Apple's new iPad is as fragile as its predecessor

Warranty provider notes similarities in case design, glass used in new model and the iPad 2 (see video below)

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Tseng noted that Corning's stronger Gorilla Glass 2, which the company introduced last January at the Consumer Electronics Show, may be used in the new iPad at some point.

But Apple's claims that thinner aluminosilicate glass is ultra-durable just doesn't match SquareTrade's data, what with iPad 2 owners filing three-and-a-half times more damage reports. "I don't know if [Apple's] claim holds up to reality," said Tseng.

On the other hand, non-accidental claims for the iPad 2 -- parts failure of some kind -- were extremely rare, said Tseng. In the first year of coverage, just 0.3% of iPad 2 owners, or 3 out of 1,000, filed a malfunction claim, compared to 0.9% of first-generation iPad owners.

Those numbers were a fraction of the claim rates posted by other devices, such as smart phones (with a first-year claim rate of 3.4%) and laptops (4.5%).

"In general, man, has Apple gotten good at producing electronics," said Tseng about the iPad's low failure rate.

The jury is still out, of course, on the new iPad. But one possible red flag, said Tseng, is higher temperatures generated by the tablet. "If the new iPad is heating up, that could affect the durability of the internal components over time," he said.

Apple has denied that the new iPad overheats.

SquareTrade faces new competition from Apple in the warranty business: Apple just added accidental damage coverage to its two-year AppleCare plan for the iPad. An iPad owner is allowed to file two accident claims during the life of the warranty, with each subject to a $49 service fee.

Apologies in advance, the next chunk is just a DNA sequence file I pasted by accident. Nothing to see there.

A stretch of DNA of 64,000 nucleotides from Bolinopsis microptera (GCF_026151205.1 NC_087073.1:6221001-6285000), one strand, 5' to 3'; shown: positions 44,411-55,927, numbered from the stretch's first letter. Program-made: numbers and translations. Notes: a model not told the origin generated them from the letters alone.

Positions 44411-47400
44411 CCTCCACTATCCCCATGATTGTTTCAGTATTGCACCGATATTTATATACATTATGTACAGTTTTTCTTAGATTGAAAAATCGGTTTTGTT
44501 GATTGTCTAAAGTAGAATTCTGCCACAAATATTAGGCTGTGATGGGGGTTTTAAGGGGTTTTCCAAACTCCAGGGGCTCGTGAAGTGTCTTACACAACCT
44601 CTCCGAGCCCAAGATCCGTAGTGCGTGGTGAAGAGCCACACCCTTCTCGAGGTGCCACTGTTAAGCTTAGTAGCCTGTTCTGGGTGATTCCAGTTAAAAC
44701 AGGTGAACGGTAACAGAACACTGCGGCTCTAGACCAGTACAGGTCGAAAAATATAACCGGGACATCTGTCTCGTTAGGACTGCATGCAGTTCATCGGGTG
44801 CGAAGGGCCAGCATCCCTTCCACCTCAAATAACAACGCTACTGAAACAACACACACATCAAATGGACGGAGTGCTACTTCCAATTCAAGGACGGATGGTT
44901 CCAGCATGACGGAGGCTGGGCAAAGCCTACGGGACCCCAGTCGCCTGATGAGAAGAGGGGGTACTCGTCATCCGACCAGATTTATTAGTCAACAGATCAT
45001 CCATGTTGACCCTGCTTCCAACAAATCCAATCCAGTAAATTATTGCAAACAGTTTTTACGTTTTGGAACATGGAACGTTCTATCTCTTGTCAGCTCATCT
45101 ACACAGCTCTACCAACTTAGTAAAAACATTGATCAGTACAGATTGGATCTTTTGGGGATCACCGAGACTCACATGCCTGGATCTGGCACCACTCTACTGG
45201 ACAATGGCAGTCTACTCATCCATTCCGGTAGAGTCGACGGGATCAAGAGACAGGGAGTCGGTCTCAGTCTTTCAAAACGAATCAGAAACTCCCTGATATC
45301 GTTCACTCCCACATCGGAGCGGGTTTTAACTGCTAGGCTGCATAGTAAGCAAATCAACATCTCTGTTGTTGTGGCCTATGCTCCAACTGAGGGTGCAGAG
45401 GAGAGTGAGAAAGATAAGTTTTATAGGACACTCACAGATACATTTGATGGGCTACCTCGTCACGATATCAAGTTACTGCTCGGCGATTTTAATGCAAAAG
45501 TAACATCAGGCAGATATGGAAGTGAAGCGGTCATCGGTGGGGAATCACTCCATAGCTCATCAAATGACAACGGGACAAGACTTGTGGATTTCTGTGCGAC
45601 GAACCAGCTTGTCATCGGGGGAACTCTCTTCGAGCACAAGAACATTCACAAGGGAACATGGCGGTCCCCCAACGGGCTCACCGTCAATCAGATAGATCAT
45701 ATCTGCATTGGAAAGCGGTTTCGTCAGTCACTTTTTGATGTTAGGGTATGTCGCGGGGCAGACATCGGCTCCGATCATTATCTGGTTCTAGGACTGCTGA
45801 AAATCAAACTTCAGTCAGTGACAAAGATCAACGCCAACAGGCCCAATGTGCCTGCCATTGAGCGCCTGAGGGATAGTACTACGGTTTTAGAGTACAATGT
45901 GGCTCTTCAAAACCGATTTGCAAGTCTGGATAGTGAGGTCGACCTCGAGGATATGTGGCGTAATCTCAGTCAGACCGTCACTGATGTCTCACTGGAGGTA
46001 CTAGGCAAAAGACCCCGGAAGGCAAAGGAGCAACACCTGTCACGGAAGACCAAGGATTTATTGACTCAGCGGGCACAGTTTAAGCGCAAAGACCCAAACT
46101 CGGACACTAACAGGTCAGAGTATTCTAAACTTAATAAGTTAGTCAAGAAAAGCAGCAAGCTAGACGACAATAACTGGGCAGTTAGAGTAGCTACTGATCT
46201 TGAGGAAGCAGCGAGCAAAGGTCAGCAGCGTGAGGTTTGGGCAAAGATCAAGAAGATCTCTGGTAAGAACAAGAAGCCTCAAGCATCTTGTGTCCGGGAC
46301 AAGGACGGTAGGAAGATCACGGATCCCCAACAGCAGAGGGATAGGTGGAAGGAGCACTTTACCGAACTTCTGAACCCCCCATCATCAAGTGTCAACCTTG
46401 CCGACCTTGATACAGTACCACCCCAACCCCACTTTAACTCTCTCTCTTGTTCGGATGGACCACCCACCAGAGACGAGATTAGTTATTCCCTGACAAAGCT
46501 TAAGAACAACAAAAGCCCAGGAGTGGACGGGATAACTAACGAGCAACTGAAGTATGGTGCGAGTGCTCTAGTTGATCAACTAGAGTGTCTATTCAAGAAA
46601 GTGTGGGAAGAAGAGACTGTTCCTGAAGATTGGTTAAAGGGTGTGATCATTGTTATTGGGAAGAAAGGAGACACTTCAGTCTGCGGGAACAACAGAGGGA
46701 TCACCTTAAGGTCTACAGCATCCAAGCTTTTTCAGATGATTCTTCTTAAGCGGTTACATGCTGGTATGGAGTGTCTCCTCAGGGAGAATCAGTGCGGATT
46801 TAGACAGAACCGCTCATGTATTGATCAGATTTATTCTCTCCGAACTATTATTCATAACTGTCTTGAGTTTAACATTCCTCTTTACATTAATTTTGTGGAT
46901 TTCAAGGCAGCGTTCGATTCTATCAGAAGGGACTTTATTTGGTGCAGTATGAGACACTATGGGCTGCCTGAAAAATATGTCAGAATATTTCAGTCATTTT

AppleCare for the iPad costs $99.

"It's good that Apple is finally addressing accidents," said Tseng. "But it's most useful to people who live in close proximity of an Apple store."

SquareTrade has dropped its two-year warranty price to $89 to stay competitive with AppleCare, and offers a three-year plan for $119. Like Apple, it levies a $49 fee -- SquareTrade calls it a deductible -- for each accident claim.

Gregg Keizer covers Microsoft, security issues, Apple, Web browsers and general technology breaking news for Computerworld. Follow Gregg on Twitter at @gkeizer, on Google+ or subscribe to Gregg's RSS feed . His email address is gkeizer@computerworld.com.

See more by Gregg Keizer on Computerworld.com.

Copyright © 2012 IDG Communications, Inc.

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